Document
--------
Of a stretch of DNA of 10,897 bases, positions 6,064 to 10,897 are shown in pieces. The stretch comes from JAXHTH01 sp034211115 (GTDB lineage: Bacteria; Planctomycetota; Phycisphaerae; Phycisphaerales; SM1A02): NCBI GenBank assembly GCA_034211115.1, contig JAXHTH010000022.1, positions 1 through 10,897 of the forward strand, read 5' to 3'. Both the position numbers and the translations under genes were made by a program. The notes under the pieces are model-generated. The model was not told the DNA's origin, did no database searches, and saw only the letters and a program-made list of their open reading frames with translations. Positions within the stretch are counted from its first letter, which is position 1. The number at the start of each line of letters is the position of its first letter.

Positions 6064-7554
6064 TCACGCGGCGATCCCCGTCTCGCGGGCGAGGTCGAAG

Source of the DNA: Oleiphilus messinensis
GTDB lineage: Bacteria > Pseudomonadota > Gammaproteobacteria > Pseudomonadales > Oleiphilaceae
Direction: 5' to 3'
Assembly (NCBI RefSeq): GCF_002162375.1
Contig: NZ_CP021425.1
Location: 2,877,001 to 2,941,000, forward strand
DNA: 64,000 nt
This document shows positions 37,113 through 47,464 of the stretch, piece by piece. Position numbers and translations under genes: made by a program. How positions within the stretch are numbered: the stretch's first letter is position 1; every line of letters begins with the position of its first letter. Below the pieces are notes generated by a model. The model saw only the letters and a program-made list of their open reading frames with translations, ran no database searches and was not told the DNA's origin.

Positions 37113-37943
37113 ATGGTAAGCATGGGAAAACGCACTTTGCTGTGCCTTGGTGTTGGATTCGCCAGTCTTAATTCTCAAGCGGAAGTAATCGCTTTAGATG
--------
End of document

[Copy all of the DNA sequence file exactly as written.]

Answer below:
Of a stretch of DNA of 10,897 bases, positions 6,064 to 10,897 are shown in pieces. The stretch comes from JAXHTH01 sp034211115 (GTDB lineage: Bacteria; Planctomycetota; Phycisphaerae; Phycisphaerales; SM1A02): NCBI GenBank assembly GCA_034211115.1, contig JAXHTH010000022.1, positions 1 through 10,897 of the forward strand, read 5' to 3'. Both the position numbers and the translations under genes were made by a program. The notes under the pieces are model-generated. The model was not told the DNA's origin, did no database searches, and saw only the letters and a program-made list of their open reading frames with translations. Positions within the stretch are counted from its first letter, which is position 1. The number at the start of each line of letters is the position of its first letter.

Positions 6064-7554
6064 TCACGCGGCGATCCCCGTCTCGCGGGCGAGGTCGAAG

Source of the DNA: Oleiphilus messinensis
GTDB lineage: Bacteria > Pseudomonadota > Gammaproteobacteria > Pseudomonadales > Oleiphilaceae
Direction: 5' to 3'
Assembly (NCBI RefSeq): GCF_002162375.1
Contig: NZ_CP021425.1
Location: 2,877,001 to 2,941,000, forward strand
DNA: 64,000 nt
This document shows positions 37,113 through 47,464 of the stretch, piece by piece. Position numbers and translations under genes: made by a program. How positions within the stretch are numbered: the stretch's first letter is position 1; every line of letters begins with the position of its first letter. Below the pieces are notes generated by a model. The model saw only the letters and a program-made list of their open reading frames with translations, ran no database searches and was not told the DNA's origin.

Positions 37113-37943
37113 ATGGTAAGCATGGGAAAACGCACTTTGCTGTGCCTTGGTGTTGGATTCGCCAGTCTTAATTCTCAAGCGGAAGTAATCGCTTTAGATG